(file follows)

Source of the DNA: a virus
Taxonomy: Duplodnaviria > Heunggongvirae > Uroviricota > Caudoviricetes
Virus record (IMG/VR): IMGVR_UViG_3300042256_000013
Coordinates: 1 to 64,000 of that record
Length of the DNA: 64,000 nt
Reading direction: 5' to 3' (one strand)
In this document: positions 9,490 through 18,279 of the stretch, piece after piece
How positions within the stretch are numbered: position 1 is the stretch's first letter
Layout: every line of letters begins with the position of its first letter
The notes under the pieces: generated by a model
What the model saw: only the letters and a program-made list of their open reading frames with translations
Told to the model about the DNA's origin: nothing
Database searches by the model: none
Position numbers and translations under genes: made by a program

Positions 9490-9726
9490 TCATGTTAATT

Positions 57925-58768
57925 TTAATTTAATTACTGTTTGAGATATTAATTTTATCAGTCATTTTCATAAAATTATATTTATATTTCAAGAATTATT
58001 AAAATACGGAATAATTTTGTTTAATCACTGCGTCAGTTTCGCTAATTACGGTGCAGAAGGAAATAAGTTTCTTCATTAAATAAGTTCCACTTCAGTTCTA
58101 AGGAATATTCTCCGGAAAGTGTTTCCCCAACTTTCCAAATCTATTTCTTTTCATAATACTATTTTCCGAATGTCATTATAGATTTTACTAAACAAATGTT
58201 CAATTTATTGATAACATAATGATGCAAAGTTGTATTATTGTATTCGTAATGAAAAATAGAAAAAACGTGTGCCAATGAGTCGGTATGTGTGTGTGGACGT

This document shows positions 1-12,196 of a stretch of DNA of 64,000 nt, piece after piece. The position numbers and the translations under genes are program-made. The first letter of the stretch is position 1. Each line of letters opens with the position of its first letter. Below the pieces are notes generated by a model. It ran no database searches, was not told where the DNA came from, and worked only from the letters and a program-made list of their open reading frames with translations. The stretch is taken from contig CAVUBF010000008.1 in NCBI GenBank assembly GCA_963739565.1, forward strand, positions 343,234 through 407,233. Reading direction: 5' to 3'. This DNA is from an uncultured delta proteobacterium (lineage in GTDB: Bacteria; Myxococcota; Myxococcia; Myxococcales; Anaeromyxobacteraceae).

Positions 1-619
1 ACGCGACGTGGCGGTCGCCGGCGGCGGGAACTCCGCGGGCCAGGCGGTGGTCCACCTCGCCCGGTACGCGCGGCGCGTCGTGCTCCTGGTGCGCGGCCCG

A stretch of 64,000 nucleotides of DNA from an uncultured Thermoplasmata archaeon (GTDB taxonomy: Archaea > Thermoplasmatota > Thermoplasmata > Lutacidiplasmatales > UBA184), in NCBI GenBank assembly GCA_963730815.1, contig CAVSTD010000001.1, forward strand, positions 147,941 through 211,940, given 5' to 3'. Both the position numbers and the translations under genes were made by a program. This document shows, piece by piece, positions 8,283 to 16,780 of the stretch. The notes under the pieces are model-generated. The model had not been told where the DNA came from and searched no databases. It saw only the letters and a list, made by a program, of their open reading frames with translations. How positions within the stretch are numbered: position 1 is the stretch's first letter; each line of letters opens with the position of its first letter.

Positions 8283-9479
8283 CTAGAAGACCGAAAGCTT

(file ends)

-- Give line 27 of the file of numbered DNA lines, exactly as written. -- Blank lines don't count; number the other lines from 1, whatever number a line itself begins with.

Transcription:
8283 CTAGAAGACCGAAAGCTT